Stop the salt.

Submitted by Rorie on 12/3/05 at 12:55 AM. ( ) 67.141.92.228

I was turned on to using Pottasium Chloride in place of sodium chloride.Been doing this almost 3 years with great results.

Drawback, cost about $3.00 per 50lbs bag more.

Pro, it does the same as salt. Same measuremnts, does not fall out of solution until +5 degrees farn.

Last but biggest PRO

You can dump it on your lawn without fear of killing grass.

Yep, I is use for fertilizer.

That with the tannins and soluble protiens will give you one awesome green lawn.

My yard have went from yards to lawns, I have the biggest nightcrawlers in the area and lively too.

My yard is rye, fescue mix and it stay green under the snow.

This also gives the grass roots, roots make grass, did you know the grass roots will grow year round if not frozen!

Something else for some reason it works as a mild herbicide, preemergent.

Give it a try, you will be happy with the results.

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And................................!

This response submitted by Bruce Rittel on 12/3/05 at 9:08 AM. ( rittel@mindspring.com ) 207.69.136.202

And - if you use it in combination with Rittel's Saftee Acid..........the Saftee Acid also biodegrades into fertilizer within 2 weeks after dumping! It's a good combination - Potassium Chloride and Saftee Acid!

Thanks for your post Rorie! Whether we like it or not - this is the direction the Tanning Industry has to go in the future - regardless of the small extra cost involved! Particularly for Tanners who do not have access to City Sewage!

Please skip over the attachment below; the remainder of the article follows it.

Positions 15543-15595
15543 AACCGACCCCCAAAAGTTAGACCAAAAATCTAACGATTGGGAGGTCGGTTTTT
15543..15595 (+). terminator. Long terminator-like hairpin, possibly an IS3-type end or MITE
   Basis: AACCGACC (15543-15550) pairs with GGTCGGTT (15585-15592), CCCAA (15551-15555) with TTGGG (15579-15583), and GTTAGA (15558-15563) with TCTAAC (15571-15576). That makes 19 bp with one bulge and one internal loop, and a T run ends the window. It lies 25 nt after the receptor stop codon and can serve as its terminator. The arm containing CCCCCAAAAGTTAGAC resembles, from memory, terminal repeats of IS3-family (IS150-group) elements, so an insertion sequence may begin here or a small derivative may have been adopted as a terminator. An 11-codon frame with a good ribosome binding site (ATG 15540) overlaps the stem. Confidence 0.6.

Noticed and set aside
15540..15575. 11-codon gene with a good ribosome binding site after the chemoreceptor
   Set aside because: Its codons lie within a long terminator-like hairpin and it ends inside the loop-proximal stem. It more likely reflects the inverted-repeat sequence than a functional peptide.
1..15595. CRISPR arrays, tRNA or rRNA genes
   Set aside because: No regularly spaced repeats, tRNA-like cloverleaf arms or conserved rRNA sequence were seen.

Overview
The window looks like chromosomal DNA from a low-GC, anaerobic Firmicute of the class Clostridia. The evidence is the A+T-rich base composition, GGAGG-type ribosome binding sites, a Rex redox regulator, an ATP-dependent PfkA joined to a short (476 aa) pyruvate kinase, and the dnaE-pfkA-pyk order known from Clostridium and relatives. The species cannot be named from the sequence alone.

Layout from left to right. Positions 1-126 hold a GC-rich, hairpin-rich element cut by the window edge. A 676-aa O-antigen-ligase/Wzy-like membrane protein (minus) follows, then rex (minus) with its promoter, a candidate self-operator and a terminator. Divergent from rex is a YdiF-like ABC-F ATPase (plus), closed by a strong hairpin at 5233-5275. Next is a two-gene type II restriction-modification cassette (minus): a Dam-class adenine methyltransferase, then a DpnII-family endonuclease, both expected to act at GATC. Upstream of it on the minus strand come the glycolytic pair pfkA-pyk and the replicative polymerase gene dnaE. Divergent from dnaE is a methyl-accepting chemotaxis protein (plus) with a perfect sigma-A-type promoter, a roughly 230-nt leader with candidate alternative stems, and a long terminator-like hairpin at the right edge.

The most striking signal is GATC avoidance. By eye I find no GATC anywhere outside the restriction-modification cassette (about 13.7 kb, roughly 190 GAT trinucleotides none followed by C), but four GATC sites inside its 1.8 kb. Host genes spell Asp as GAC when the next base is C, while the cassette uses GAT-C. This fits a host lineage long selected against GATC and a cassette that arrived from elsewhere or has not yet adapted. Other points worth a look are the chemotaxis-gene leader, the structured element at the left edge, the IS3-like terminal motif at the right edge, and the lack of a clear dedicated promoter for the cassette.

where to puchase.....

This response submitted by Randal R. Waites on 12/3/05 at 10:30 AM. ( rwenglish1@aol.com ) 205.188.116.135

Where can Potassium Chloride be purchased at, in bulk? I did a quick search, but found mostly sites, selling it as a natural remedies
products for a healthier lifestyle.


RW,

This response submitted by Glen Conley on 12/3/05 at 2:35 PM. ( g.conley@verizon.net ) 70.104.127.215

you just need to enter the phrase correctly when you search the subject. Go to Google and enter:
kevorkian potassium chloride


? Glen Conley

This response submitted by ej on 12/3/05 at 3:47 PM. ( . ) 216.114.124.121

why do you say Kevorkian? is that what they use in the death house?
?


LOL, ej!

This response submitted by Glen on 12/3/05 at 4:02 PM. ( ) 70.104.127.215

I was going to use that one in a George Brittanica. Rorie blew my cover.

It's the same potassium chloride. 2% levels as an essential electrolyte in the fluid living system, an o.d. can stop the heart.

As a dietary supplement for a healthier lifestyle, a person might want to consider the gluconate form, let the body make the conversions.

I have my doubts about anyone doing a personal O.D. by using it in their pickle.


GLEN VS GEORGE

This response submitted by ej on 12/3/05 at 7:47 PM. ( . ) 216.114.124.121

don't stop now. go after him again glen! great info guys!


potassium

This response submitted by joe on 12/4/05 at 7:09 PM. ( joeps95@localnet.com ) 69.72.12.189

you are talking about the stuff you use for water softners right? well how does the big chunks do anything or do they sell it in granules?


Rorie

This response submitted by Diana S on 12/5/05 at 1:01 AM. ( ) 64.12.116.131

Rorie, What did you mean'does not fall out of solution until +5 degree farn.' ? I'm in Okl. and would like to start using it because I live in the country and don't know where to dump my pickle.


Dissolved Sodium Chloride falls out of the solution

This response submitted by Rorie on 12/5/05 at 3:34 AM. ( ) 67.141.92.228

and crystalizes on the bottom of the tank at +25F

Potassium chloride found as a sodium-free alternative to salt in materials for softening hard water (found at supermarket, hardware store); beware that it comes in big sacks. May also be found in big sacks as fertilizer. Found in more convenient sizes (and greater unit price) as salt substitute in grocery stores; check label to make sure there is no sodium contained; also photo chemical.

New York area.
http://www.gallard-schlesinger.com/index.html


Here is a starting point
http://www.local.com/


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